In a scene which appears to have been lifted straight out of Ray Bradbury's Fahrenheit 451, a group of Christians in Wisconsin has launched a legal claim demanding the right to publicly burn a copy of a book for teenagers which they deem to be "explicitly vulgar, racial [sic], and anti-Christian".
The offending book is Francesca Lia Block's Baby Be-Bop, a young adult novel in which a boy, struggling with his homosexuality, is beaten up by a homophobic gang. The complaint, which according to the American Library Association also demands $120,000 (£72,000) in compensatory damages for being exposed to the book in a display at West Bend Community Memorial Library, was lodged by four men from the Christian Civil Liberties Union.
- alison flood, the guardian, 12 june 09
You don't burn books. And, well, you don't sue for your right to burn a library book you don't like. (And that's not just because if you win, that means that people you don't like now have the right to burn your books.)
- neil gaiman
the first half of some recent ramblings went up on queermergent blog last night.
i know where the second half is going, and so i know that i need to read the above article with respect for the right of others to express their views. liberty is for all, or it is for none.
The democratic process, free speech, the ability of people to peacefully dissent - all those are universal values and need to be respected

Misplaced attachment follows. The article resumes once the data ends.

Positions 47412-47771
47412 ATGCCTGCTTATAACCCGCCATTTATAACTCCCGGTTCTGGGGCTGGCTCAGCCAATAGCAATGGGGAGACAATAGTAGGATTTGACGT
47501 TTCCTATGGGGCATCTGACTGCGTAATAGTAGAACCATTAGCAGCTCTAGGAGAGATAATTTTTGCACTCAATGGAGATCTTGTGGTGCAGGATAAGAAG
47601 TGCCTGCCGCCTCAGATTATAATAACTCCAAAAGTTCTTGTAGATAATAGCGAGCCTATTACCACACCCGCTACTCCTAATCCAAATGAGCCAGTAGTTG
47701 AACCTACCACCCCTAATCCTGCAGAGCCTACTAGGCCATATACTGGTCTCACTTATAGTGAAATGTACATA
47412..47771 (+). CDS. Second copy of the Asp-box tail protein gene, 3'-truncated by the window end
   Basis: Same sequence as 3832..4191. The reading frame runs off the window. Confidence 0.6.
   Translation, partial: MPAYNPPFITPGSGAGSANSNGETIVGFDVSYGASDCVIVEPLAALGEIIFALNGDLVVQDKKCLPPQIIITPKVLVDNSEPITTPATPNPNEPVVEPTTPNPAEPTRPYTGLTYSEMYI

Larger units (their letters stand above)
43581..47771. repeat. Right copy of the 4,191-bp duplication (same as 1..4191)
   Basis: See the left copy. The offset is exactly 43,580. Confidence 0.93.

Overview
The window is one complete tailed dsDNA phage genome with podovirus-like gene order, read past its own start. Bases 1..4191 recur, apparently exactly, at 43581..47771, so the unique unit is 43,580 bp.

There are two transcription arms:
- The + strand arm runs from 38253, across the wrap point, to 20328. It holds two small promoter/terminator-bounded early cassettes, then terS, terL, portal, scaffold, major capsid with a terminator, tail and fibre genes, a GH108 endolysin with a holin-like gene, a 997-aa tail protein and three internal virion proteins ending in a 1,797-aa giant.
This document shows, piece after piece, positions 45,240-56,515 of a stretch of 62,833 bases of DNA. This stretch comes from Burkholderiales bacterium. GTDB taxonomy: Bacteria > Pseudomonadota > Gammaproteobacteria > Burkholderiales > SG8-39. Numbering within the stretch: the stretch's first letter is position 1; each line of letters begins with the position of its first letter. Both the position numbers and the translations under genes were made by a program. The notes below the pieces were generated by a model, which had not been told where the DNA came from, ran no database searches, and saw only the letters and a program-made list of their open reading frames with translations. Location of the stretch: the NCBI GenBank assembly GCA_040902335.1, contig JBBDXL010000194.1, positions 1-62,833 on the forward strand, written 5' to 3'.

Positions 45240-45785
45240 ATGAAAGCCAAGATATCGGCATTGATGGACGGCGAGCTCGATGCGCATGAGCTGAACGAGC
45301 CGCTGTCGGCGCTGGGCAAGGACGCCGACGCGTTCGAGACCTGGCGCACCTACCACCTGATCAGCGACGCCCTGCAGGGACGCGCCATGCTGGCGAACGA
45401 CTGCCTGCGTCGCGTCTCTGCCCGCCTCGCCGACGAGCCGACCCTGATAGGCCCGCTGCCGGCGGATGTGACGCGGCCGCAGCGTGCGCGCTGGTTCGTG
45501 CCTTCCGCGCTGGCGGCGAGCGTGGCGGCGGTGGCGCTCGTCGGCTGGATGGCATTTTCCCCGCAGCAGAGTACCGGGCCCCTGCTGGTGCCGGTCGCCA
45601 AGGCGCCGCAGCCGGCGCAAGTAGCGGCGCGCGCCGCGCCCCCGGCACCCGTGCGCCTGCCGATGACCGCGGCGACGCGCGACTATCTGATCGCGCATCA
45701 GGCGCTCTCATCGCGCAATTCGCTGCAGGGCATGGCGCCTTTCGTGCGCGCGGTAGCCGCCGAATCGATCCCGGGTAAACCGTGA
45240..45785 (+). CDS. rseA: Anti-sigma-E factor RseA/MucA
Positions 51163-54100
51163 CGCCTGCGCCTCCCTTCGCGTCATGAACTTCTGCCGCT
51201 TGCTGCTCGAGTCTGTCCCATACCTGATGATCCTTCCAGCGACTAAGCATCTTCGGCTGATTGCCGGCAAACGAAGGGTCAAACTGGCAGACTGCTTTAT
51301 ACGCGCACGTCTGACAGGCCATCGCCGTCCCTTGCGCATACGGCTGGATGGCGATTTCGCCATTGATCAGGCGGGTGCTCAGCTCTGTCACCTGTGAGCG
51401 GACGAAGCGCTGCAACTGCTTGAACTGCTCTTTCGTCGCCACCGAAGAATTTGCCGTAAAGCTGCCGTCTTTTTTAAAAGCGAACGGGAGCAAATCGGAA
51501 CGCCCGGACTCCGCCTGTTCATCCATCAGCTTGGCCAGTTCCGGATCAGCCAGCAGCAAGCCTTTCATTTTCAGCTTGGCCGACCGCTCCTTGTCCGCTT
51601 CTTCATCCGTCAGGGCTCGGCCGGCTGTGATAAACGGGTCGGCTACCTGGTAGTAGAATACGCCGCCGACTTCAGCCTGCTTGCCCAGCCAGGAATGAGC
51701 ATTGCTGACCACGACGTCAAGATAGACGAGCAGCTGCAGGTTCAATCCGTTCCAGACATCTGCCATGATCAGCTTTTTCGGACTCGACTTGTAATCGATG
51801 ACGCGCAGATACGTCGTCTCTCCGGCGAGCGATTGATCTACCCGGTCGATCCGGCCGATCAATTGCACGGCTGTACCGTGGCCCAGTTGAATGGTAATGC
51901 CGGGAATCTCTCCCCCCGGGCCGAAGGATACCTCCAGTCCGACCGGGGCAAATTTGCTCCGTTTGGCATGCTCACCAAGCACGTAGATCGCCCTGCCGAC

- President Barack Obama, speaking to reporters on the rallies in Iran
i've twice attempted to make it through Ulysses. i know i'm not alone in that attempting. but oh how these honeywords drip...
"O and the sea the sea crimson sometimes like fire and the glorious sunsets and the
figtrees in the Alameda gardens yes and all the queer little streets and pink and blue
and yellow houses and the rosegardens and the jessamine and geraniums and
cactuses and Gibraltar as a girl where I was a Flower of the mountain yes when I put
the rose in my hair like the Andalusian girls used or shall I wear a red yes and how
he kissed me under the Moorish wall and I thought well as well him as another and
then I asked him with my eyes to ask again yes and then he asked me would I yes to
say yes my mountain flower and first I put my arms around him yes and drew him
down to me so he could feel my breasts all perfume yes and his heart was going like
mad and yes I said yes I will Yes."
- from, "Ulysses, " by James Joyce.
and with that, i'm headed back to dublin for some artmaking.*
*scratch that. staying an extra 24 hours so i can be at the tuesday table.